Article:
In vitro gastric digestion of heat-induced aggregates of β-lactoglobulin (β-LG) in simulated gastric fluid was investigated using sodium dodecyl sulfate-PAGE (under nonreducing and reducing conditions), native PAGE, 2-dimensional electrophoresis, and size exclusion chromatography. Heating at 90°C significantly increased the digestibility of β-LG, with a high initial digestion rate followed by a relatively constant rate of digestion at a high enzyme:substrate (E:S) ratio of 3:1. At a low E:S ratio (1:6), the rate of digestion of β-LG was slower, and intermediate- and low-molecular-weight species could be seen. The high-molecular-weight nonnative aggregates (e.g., pentamers, tetramers, and trimers) were digested relatively rapidly, whereas some of the nonnative dimers were resistant to digestion and others were digested rapidly. The intermediate-molecular-weight species (21 to 23 kDa) were digested slowly. The digestibility of nonnative β-LG aggregates varied significantly depending on the E:S ratio and the types of aggregate. Further investigation is necessary to identify and characterize slowly digested dimers and species of intermediate molecular weight.
Bovine β-lactoglobulin (β-Lg) self-assembles into long amyloid-like fibrils when heated at 80 °C, pH 2, and low ionic strength (<0.015 mM). Heating β-Lg under fibril-forming conditions shows a lag phase before fibrils start forming. We have investigated the structural characteristics of β-Lg during the lag phase and the composition of β-Lg fibrils after their separation using ultracentrifugation. During the lag phase, the circular dichroism spectra of heated β-Lg showed rapid unfolding, and sodium dodecyl sulfate polyacrylamide gel electrophoresis (SDS-PAGE) of samples showed increasing hydrolysis of β-Lg. The SDS-PAGE profiles of fibrils separated by ultra centrifugation showed that after six hours, the fibrils consisted of a few preferentially accumulated peptides. Two-dimensional SDS-PAGE under reducing and nonreducing conditions showed the presence of disulfide-bonded fragments in the fibrils. The sequences in these peptide bands were characterized by in-gel digestion electrospray ionization (ESI)-MS/MS. The composition of solubilized fibrils was also characterized by matrix-assisted laser desorption/ionization time-of-flight (MALDI-TOF) MS/MS. Both MS analyses showed that peptides in fibrils were primarily from the N-terminal region, although there was some evidence of peptides from the C-terminal part of the molecule present in the higher molecular weight gel bands. We suggest that although the N-terminal region of β-Lg is almost certainly involved in the formation of the fibrils, other peptide fragments linked through disulfide bonds may also be present in the fibrils during self-assembly.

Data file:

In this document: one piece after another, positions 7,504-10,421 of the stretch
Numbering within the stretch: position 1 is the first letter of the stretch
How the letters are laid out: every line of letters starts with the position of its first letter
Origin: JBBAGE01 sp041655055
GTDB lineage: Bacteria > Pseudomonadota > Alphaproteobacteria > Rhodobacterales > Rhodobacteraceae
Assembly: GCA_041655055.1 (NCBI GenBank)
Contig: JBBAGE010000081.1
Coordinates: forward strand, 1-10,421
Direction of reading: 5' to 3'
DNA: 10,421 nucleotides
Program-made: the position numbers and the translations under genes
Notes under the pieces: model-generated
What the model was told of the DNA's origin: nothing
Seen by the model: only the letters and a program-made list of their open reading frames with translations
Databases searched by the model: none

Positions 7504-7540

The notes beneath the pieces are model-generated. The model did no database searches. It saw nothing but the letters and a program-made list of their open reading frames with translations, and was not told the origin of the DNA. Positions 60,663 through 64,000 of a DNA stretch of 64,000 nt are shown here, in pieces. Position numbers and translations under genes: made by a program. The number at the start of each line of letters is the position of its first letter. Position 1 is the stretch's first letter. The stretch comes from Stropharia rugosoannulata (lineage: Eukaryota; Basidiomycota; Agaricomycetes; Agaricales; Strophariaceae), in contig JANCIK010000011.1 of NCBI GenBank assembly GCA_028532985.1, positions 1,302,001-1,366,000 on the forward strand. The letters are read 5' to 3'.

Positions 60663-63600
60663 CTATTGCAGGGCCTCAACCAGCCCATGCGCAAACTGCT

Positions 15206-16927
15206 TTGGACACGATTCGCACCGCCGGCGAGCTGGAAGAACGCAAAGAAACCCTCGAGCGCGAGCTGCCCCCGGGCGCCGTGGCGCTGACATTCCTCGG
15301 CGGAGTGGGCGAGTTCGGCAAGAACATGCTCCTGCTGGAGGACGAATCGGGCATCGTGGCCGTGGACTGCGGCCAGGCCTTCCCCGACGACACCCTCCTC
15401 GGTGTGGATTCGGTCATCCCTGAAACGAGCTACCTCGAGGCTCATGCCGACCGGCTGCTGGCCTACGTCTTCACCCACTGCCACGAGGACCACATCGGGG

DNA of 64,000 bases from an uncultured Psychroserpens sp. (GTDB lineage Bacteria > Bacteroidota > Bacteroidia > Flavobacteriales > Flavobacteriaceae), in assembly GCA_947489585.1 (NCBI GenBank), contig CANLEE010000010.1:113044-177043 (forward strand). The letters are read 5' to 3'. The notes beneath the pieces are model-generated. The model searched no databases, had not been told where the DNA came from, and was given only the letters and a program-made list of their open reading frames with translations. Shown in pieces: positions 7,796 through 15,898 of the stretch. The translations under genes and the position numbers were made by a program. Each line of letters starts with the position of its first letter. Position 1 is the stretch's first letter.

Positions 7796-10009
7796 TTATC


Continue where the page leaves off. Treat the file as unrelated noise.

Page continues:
Self-assembly of amyloid-like nanofibrils during heating of bovine whey proteins at 80 °C and pH 2 is accelerated by the presence of NaCl and/or CaCl(2), but the rheological consequences of accelerated self-assembly are largely unknown. This investigation focused on the impact of CaCl(2) on the evolution of rheological properties and fibril morphology of heated whey protein isolate (WPI), both during self-assembly at high temperature and after cooling. Continuous rotational rheometry of heated 2% w/w WPI showed a nonlinear effect of CaCl(2) on the viscosity of fibril dispersions, which we attributed to effects on fibril flexibility and thus the balance between intrafibril and interfibril entanglements. Small-amplitude oscillatory measurements made in situ during heating of 10% w/w WPI at 80 °C suggest that CaCl(2) is not involved in either fibril structure or gel structure, and this was confirmed with dialysis experiments.
Protein is an essential macronutrient and a key structural component of many foods. The nutritional and technological properties of food protein ingredients depend on their source, extraction and purification, modification during food manufacture, and interactions with other food components. In addition to covering these elements, this review seeks to highlight underappreciated aspects of protein environmental sustainability and explores the potential of cultured meat and insect-derived proteins.
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